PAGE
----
We moved to Japan exactly two months before the Great East Japan Earthquake. The ensuing aftermath, including the disaster at the nuclear power station in Fukushima, meant that the majority of festivities and celebrations were cancelled throughout the eastern region of Japan. It's been quite difficult since then, to know what "typical" festivities occur around the area throughout the year. I think we've finally got it nailed down.
A good friend of mine, whom I met in Manchester many years ago, invited us to a house party and BBQ close to the Ichikawa district east of Tokyo in Chiba prefecture. The plan was to eat and drink, and then see the fireworks on display further up Edogawa.
I should have expected it really. The Japanese do not do things by halves. This was the largest, loudest, and longest firework display I've ever seen in my life. The first set went up at around 19:15, and ran through constantly until 20:30. After each cluster, the crowd of thousands would cheer and applaud.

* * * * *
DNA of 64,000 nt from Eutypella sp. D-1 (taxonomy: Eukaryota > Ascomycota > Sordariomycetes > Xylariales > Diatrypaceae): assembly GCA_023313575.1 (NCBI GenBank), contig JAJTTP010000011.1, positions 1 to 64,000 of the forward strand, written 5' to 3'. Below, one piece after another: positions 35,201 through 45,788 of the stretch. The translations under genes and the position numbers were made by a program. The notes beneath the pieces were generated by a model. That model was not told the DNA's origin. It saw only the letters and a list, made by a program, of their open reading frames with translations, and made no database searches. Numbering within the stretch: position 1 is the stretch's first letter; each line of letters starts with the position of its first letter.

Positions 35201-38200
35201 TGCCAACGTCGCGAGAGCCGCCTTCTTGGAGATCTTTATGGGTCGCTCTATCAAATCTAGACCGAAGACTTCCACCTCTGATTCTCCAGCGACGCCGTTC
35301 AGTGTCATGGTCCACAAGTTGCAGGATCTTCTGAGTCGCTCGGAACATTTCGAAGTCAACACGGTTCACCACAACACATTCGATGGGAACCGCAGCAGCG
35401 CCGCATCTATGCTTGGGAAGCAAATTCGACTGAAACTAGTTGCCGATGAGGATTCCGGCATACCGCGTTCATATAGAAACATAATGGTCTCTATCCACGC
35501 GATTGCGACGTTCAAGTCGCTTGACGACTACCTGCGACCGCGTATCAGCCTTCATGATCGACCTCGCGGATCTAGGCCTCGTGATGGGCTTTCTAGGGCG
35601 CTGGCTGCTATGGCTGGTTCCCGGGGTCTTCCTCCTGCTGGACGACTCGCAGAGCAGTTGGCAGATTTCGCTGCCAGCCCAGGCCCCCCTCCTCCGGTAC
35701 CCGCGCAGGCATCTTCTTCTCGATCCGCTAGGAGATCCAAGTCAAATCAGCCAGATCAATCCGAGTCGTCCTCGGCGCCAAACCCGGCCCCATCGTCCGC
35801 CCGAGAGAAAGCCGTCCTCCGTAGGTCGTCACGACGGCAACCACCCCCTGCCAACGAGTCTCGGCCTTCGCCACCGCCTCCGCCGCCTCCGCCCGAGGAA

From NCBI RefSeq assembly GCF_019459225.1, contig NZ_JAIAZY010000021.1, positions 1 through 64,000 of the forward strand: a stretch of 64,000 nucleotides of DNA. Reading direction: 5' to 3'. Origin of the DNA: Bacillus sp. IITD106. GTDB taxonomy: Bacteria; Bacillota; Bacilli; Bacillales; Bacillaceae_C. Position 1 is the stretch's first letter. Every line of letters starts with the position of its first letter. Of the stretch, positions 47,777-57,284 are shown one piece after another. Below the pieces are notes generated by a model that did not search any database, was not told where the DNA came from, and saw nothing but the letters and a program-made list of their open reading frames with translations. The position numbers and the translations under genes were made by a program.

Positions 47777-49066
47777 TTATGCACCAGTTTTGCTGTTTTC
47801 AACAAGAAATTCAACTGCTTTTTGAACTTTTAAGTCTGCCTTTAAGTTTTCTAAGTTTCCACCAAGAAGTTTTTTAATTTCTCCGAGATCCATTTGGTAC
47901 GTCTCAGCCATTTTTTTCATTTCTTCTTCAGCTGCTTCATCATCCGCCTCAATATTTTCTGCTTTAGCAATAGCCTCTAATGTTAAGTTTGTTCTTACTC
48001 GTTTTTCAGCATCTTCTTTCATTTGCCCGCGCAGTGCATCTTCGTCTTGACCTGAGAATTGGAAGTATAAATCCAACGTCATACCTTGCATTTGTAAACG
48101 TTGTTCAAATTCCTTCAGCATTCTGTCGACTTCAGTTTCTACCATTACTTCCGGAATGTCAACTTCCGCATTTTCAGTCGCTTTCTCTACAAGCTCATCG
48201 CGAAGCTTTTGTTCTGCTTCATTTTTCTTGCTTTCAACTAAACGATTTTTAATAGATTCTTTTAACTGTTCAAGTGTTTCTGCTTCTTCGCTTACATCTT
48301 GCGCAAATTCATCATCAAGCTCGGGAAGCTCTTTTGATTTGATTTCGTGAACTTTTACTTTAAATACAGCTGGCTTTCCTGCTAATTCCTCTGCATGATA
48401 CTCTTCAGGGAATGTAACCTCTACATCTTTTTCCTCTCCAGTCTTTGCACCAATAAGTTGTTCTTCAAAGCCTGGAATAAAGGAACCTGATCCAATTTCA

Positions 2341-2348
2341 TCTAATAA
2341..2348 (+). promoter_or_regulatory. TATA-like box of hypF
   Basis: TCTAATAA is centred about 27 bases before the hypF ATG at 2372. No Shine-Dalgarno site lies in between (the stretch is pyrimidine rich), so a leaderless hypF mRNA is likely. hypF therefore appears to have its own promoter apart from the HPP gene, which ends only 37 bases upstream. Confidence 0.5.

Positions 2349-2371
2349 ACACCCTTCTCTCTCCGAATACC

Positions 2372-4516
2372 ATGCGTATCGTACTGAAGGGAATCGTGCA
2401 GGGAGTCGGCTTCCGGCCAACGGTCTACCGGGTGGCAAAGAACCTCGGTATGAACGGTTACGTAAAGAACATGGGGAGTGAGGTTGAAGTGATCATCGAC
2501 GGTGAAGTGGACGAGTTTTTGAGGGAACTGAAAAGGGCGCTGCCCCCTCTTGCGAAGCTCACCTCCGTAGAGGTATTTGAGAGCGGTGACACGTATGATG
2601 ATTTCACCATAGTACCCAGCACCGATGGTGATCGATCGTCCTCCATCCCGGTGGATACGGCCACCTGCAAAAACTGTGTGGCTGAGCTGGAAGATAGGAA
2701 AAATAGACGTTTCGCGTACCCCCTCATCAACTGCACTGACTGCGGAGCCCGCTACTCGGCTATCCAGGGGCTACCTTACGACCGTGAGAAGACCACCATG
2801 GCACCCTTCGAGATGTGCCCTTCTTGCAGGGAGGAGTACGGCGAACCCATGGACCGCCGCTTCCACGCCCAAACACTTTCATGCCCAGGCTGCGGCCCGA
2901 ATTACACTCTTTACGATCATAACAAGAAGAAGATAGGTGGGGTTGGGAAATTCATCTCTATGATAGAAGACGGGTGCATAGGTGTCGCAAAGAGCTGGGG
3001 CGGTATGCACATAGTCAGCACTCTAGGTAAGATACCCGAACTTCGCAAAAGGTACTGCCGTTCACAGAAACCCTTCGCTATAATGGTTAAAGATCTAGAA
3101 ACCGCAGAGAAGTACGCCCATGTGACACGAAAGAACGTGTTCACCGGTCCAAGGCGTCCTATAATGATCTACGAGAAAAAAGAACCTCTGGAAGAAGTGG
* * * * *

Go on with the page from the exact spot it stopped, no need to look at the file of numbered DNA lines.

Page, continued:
All festivals in Japan have one thing in common; market stalls. They seemingly spring up out of nowhere, serving hot food and ice-cold drinks in abundance.
Fireworks are tricky customers to photograph. This festival actually marks my first attempt at firework photography. It was hard balancing aperture and shutter speed, and most crucially timing .
I took a [not-so-] brief video of the fireworks, just for my archives, but I'll place it here in case you'd like to watch [~ 5 min]
Thousands of people turned up. There were even 20+ boats in the river! I have no idea how many people lined the riverbanks, but the applause, "oohs" and "ahhs", filled the summer air. The weather was fantastic. Britain isn't known for firework displays, and its main "bonfire night" is on the 5th of November, which means cold weather, and probably rain. Urgh. The Japanese have it right. Huge firework displays in the summer, where you can watch in late-evening summer heat, with an ice cold beer in hand.